One of the subtle limitations of coming from a religious or cultural background that values modesty, humility and respect for authority is that it can hinder your professional progress.
There has been a lot of talk lately about toxic positivity and toxic masculinity. I would like to add another one of these seemingly harmless attributes/actions that can become toxic. Toxic passivity is the passivity and laid-backness that comes from thinking that we should only respect those in authority and never assert ourselves particularly professionally. This is toxic because stepping up into leadership and advancing in your career requires some measure of assertiveness and it impedes our progress. Toxic passivity views all this assertiveness as selfish ambition and therefore not something we should aspire to when in fact you can be assertive without being disrespectful.
I come from an Africa and Christian household. We were raised with very strong family ties and family plays a central role in our lives. Taking care of family members is a given and an expectation - almost to a fault. Through my own eyes and in observing folks professionally, I want to offer that sometimes that timidity and shyness can work against us in the workplace. It's not fair that the loud and boisterous often get picked to lead things. Sometimes though, we are at fault for taking a back seat and waiting for opportunities come our way.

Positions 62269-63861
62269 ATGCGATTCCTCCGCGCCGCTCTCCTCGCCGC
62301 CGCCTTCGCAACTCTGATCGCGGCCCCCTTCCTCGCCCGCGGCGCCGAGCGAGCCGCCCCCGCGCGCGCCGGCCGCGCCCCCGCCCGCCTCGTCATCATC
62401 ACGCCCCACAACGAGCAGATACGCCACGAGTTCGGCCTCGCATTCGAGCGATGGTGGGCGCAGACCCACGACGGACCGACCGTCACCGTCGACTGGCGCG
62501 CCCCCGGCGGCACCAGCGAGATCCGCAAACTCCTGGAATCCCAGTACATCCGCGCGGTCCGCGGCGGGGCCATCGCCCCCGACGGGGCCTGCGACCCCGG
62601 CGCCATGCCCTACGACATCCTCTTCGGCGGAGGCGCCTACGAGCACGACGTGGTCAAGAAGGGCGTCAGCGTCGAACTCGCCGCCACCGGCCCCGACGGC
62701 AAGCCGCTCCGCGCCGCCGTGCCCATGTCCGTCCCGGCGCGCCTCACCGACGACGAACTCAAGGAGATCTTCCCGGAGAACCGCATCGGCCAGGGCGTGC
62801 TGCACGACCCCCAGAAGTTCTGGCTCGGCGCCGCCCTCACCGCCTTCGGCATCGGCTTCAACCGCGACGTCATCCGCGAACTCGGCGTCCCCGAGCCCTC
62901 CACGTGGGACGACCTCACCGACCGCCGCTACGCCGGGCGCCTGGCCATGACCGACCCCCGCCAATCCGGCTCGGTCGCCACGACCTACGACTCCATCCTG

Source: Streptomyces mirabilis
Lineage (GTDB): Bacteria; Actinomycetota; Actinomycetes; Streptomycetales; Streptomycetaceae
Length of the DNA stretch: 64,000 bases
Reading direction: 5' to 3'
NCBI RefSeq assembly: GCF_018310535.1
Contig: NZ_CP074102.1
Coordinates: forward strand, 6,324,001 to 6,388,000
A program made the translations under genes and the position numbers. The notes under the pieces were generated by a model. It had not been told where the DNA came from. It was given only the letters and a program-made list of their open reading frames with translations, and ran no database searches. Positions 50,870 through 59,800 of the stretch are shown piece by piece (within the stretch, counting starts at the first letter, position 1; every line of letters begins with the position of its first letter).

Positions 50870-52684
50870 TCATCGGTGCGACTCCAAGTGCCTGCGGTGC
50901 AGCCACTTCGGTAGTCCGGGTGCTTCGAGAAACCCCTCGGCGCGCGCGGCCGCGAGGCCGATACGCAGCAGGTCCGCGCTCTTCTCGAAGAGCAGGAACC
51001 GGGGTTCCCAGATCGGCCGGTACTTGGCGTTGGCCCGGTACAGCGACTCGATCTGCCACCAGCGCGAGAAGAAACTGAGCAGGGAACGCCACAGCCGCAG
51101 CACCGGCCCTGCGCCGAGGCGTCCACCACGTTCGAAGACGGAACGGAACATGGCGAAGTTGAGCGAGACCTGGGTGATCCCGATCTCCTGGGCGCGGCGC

Ways in which toxic passivity can hinder your career progress:
1. Not proposing yourself to lead/take on a project
Being passive because you are waiting for someone to propose your name or for someone to ask you to take the lead or even take on a project. Being the support person and never the point person. This often comes from both a cultural and personal place. However it does not serve you in the professional setting.
Instead: Take initiative
Realize that your career is in your own hands and that no one will come and do it for you. Your employer provides you a job - you need to have the road map and the vision on where you are trying to go. Don't sit and wait for someone to do it for you - do it for yourself.
2. Not speaking up during work meetings
Being passive and or non-reactive and basically disappearing into the team without really building that internal confidence to speak up. Perhaps you grew up in a household where children were to be seen and not heard and where having a say was not welcomed. This is something you will need to unlearn
Instead: Speak Up
While it can be nerve wracking to really speak up within your meetings as a team or your division, find your voice and use it. The irony is that the more you speak the easier it becomes. Know that your input is valuable and don't always wait for someone to seek your opinion, become comfortable with sharing your opinion.
3. Not applying for jobs because you don't think you are ready
There's so much to say here but women often talk themselves out of applying for jobs. I put a whole blog post together on why you should apply to jobs even when you don't have to. Next time you're looking at jobs pay attention to whether you're talking yourself into it or out of it